Census results for 2011 published earlier this month show that Ireland is ageing and the number of older people living alone is on the increase. The greying of the population is a challenge facing Ireland and many European countries over the coming decades for health services, pensions and social care. Pensions are just one of the issues looming on the horizon. Unless people stay longer in employment, either pension adequacy is likely to suffer or an unsustainable rise in pension expenditure may occur.
With the Government struggling under the weight of excessive debt and shrinking public finances, there is no pain-free solution. That’s why Minister for Social Protection Joan Burton announced plans recently to increase the qualifying age for the pension from 65 to 66 in 2014, 67 by 2021 and 68 in 2028. By European standards though, Ireland is in good shape. Our high birth rate – the highest in Europe at last count – means the population is quite young and is set to keep growing. In Germany, on the other hand, a consistently low birthrate is leading to an ageing and shrinking population. In fact, experts forecast that the numbers living in Germany could shrink by 20 per cent by 2060.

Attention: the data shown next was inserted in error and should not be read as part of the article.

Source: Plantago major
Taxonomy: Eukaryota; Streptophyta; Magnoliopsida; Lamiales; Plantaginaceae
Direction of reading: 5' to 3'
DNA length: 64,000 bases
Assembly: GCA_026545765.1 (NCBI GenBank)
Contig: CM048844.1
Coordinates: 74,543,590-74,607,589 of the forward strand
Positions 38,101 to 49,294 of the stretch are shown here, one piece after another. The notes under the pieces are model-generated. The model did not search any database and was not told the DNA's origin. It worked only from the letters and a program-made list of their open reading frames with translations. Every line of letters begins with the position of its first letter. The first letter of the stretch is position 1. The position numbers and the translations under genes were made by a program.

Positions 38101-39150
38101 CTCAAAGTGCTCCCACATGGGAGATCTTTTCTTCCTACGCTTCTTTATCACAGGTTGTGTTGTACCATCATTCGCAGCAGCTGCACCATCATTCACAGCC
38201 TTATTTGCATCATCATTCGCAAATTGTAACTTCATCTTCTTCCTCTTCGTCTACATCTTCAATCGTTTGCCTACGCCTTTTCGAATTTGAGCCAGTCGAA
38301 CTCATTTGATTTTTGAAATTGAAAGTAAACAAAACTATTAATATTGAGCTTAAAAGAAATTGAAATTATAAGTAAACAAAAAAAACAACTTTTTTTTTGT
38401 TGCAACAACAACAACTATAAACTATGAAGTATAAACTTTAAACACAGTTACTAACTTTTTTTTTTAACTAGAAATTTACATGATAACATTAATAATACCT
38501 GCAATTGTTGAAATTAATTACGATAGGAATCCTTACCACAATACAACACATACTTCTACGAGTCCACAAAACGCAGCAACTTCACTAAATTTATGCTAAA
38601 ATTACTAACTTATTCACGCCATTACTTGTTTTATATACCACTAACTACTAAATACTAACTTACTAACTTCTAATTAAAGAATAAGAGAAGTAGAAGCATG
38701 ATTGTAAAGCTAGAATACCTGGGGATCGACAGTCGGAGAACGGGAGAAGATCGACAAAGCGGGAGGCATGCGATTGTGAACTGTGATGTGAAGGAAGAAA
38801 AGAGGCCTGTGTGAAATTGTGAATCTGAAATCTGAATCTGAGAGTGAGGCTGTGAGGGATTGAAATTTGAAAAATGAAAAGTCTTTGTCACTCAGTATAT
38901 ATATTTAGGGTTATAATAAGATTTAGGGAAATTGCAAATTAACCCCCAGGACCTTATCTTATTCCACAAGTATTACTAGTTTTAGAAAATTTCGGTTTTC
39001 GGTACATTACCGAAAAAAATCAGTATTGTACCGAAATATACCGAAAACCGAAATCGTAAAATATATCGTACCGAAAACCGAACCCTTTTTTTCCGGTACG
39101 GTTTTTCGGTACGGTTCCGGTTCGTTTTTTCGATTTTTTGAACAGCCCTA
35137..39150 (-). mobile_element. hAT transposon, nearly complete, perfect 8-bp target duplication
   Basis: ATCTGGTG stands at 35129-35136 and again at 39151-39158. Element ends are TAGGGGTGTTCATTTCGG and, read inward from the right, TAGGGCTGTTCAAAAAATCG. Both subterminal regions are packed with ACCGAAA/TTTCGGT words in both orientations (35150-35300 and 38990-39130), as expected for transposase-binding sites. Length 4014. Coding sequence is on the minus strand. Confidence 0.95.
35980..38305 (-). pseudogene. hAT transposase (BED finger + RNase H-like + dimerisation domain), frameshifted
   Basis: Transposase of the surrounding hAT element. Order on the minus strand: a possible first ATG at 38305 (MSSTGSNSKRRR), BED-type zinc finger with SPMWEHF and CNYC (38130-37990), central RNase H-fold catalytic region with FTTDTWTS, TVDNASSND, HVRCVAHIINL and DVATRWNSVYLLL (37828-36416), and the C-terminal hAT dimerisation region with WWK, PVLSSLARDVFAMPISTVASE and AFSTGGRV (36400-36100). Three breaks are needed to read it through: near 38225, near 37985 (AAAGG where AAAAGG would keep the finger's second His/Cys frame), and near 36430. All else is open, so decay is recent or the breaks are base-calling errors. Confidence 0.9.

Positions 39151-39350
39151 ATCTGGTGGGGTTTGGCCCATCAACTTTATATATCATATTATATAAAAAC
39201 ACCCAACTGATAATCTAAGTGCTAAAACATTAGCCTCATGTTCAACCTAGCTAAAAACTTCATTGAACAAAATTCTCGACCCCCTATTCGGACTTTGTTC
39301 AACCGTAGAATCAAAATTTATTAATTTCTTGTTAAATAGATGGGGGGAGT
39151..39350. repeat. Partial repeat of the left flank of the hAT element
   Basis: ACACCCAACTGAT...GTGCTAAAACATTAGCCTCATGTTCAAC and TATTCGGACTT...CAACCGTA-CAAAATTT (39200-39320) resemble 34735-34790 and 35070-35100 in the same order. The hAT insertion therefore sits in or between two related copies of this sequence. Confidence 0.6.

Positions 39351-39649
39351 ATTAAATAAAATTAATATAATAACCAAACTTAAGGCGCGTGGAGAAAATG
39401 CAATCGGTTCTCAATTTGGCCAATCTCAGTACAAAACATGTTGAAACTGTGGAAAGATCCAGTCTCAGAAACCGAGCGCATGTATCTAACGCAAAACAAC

These challenges may be some way down the road – but there is less time to cope with more immediate issues, such as provision of home care, nursing home beds and other supports. Already the Fair Deal scheme – which provides for affordable nursing home care in private nursing homes – is being cut back. Home care packages, which seek to keep older people out of nursing homes, are also being trimmed back. This will make it harder to for vulnerable older people to live at home, while making it more difficult to afford a nursing home bed for those who need it. There has been plenty of rhetoric about keeping people in their own home – but it hasn’t always been matched by the reality on the ground, according to Patricia Conboy, director of the campaign group Older and Bolder. “Our member groups are experiencing cuts in day services. Home-help packages for many older people are being cut. All of this is having a knock-on effect on the services designed to increase the capacity of older people to live safely at home,” Conboy says.
There is plenty of doom-mongering when it comes to whether developed countries can cope in the future with older populations. Phrases such as the “pensions time-bomb” are alarmist. But Conboy says a society that plans for the future can actually afford to grow old. “We need a positive ageing strategy that draws on the support of the community and voluntary sector, and is based on keeping as many people as home as we can.” People growing older isn’t the problem, she says. It’s about keeping people healthy and more mobile for longer. “There’s no doubt that we can manage. Other countries in more challenging situations are doing so. It’s just time that we started properly planning, rolled our sleeves up and prepared for the future.”
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